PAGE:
Yes, IBOutlet and IBAction are just thrown away by the parser at the precompilation stage, so there's nothing in the compiled output. And as noted above, they're just textually processed by Interface Builder so that it knows what subset of properties/methods to make available to the connections window.
However, that doesn't stop you doing the same thing yourself - you could just define some #define that are compiled away by the preprocessor, and using textual processing manipulate them. But none of these are available at runtime, which means that you can't really do what you propose.
It's technically possible to write a macro that would do some manipulation of a property/ivar and then add extra information to a different ivar; for example:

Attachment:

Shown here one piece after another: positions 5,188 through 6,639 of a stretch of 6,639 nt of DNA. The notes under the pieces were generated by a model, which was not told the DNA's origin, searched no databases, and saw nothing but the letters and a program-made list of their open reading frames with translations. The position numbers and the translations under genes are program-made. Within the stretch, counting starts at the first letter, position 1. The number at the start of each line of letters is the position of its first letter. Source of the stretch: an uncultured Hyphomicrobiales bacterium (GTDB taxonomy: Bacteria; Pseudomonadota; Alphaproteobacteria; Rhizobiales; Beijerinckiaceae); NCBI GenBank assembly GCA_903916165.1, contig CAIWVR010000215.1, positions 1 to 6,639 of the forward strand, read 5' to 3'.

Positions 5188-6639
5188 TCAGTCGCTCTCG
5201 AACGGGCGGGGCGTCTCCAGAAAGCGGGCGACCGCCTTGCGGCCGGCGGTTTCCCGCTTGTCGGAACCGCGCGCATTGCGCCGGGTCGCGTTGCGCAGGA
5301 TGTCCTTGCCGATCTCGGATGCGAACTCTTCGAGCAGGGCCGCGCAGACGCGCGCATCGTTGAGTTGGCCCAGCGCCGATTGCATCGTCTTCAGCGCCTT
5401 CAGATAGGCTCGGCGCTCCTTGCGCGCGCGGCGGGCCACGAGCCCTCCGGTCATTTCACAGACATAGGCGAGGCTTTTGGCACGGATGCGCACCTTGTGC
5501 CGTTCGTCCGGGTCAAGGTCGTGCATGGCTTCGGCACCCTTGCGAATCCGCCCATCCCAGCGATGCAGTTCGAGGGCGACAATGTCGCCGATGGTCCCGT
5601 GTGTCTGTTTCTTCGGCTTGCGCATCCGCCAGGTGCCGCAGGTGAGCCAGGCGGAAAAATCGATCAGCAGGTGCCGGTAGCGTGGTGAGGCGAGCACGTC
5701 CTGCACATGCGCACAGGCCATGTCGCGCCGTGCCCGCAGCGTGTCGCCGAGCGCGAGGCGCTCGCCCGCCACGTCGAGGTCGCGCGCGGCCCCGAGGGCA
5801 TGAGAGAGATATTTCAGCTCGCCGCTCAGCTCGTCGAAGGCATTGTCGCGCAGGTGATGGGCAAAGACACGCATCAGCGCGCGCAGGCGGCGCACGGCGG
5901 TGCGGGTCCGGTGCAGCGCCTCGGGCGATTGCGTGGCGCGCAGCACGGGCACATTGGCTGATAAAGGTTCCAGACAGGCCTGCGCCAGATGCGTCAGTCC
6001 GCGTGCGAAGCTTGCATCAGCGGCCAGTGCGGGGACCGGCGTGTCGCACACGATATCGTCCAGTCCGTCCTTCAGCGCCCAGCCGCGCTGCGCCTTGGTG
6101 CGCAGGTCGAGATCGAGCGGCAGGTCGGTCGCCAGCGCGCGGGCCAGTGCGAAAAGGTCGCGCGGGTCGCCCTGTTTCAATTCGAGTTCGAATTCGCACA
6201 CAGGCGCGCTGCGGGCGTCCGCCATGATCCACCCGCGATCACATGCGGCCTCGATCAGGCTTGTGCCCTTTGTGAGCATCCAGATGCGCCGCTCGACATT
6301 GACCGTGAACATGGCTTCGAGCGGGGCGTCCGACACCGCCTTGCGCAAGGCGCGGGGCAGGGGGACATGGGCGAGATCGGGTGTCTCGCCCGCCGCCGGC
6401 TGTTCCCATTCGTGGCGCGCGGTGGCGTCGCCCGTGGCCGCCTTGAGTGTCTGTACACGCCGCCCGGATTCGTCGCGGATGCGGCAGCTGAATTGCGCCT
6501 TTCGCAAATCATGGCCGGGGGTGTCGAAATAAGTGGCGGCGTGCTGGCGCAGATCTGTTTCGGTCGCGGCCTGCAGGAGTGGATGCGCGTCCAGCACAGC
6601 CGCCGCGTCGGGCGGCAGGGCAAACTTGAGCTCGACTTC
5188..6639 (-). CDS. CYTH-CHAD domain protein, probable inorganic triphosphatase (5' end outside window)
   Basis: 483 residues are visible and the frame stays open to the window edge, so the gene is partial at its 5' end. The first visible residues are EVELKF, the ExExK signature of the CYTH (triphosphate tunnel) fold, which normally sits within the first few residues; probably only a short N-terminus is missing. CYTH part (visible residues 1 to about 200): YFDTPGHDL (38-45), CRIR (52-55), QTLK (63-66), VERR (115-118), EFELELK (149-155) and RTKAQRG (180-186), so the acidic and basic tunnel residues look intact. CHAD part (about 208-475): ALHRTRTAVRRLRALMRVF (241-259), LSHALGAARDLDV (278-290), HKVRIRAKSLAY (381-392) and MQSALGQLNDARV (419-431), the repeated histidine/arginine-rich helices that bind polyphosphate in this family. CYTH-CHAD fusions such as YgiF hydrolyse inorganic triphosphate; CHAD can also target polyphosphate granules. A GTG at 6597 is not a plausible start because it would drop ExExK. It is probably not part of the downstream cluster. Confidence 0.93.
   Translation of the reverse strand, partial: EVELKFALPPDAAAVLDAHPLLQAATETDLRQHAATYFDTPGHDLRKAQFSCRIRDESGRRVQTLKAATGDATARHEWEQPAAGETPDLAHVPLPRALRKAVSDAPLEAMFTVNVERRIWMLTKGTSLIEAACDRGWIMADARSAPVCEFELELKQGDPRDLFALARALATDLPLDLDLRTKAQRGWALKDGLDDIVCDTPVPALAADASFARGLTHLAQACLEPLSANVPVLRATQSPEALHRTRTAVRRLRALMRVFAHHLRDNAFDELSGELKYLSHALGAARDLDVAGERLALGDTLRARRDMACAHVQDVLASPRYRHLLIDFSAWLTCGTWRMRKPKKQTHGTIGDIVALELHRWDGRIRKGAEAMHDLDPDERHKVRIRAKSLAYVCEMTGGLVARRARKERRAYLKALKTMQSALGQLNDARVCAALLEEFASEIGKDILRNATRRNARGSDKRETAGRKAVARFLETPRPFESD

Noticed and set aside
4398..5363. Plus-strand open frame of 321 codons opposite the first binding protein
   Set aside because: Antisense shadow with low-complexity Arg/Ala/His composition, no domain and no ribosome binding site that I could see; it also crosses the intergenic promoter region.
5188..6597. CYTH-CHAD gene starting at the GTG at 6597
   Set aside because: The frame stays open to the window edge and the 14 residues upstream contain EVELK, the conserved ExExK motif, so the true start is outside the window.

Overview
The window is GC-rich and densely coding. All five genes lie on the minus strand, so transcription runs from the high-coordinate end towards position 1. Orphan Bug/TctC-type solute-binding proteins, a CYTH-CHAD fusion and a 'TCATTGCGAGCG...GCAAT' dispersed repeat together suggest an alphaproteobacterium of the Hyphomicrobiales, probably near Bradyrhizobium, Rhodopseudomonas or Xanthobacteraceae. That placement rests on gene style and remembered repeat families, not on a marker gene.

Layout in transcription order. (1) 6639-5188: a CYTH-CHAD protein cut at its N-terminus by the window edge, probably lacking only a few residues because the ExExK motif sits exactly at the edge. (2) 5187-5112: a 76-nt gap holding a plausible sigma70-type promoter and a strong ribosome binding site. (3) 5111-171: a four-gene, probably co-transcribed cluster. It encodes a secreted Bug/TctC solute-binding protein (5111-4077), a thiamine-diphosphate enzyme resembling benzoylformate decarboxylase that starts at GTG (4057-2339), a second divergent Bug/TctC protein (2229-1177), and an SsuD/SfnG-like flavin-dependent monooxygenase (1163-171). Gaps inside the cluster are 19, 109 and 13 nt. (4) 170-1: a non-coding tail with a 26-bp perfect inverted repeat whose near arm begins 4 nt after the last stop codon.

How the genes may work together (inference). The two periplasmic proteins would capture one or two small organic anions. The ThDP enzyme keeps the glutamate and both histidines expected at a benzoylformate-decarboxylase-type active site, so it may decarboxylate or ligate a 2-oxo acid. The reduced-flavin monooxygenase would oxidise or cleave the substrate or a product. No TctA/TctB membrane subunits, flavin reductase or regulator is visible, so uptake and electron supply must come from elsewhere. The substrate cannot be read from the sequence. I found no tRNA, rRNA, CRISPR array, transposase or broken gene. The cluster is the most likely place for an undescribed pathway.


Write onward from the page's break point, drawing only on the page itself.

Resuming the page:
#define OUTLET(type,name) type name;BOOL property_##name;
@interface Foo : NSObject
would expand to
@interface Foo :NSObject
and you could then use the existence of property_foo to do something with your code (which should be detectable at runtime as well as compile time).
I wouldn't recommend trying to do this generally though ... for a start, it will make your interface (and therefore memory objects) larger than they'd need to be. You'd be better off creating your own class (or struct typedef) to hold the additional information you want.